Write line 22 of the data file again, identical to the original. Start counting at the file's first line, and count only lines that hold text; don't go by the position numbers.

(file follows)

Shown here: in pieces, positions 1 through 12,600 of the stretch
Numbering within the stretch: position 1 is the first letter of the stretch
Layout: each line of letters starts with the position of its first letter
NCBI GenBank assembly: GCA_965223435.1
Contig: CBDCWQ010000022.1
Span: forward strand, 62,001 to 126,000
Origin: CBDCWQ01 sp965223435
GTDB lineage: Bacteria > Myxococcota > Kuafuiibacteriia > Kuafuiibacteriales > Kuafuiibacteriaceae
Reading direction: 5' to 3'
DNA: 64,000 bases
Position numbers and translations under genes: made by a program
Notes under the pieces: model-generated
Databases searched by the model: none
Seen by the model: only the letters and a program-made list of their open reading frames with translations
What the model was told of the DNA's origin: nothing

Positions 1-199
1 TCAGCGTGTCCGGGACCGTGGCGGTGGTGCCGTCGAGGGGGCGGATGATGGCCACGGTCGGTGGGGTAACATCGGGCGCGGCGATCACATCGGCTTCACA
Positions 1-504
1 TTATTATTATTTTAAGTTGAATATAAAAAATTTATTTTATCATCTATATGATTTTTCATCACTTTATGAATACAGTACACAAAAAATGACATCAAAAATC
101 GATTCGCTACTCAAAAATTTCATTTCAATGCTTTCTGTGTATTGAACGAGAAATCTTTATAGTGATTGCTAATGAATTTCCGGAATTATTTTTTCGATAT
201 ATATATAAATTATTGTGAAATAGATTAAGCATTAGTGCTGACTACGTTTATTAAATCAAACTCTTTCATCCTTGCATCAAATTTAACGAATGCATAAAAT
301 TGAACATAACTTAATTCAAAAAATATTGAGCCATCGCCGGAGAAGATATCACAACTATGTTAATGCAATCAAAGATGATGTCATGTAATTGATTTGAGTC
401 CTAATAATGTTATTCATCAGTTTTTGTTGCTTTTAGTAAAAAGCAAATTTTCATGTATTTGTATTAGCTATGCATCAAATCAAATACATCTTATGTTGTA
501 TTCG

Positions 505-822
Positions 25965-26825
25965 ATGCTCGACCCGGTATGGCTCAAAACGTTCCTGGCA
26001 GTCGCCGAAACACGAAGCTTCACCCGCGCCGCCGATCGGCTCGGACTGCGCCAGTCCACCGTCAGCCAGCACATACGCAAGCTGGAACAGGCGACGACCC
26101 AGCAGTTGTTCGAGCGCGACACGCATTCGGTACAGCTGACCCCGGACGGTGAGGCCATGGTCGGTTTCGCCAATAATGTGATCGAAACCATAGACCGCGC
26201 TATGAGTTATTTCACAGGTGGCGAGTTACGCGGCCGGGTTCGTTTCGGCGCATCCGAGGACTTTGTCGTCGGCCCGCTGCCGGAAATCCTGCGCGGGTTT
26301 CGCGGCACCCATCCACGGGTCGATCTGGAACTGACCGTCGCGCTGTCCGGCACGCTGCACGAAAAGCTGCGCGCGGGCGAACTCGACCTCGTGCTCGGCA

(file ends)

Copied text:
301 TGAACATAACTTAATTCAAAAAATATTGAGCCATCGCCGGAGAAGATATCACAACTATGTTAATGCAATCAAAGATGATGTCATGTAATTGATTTGAGTC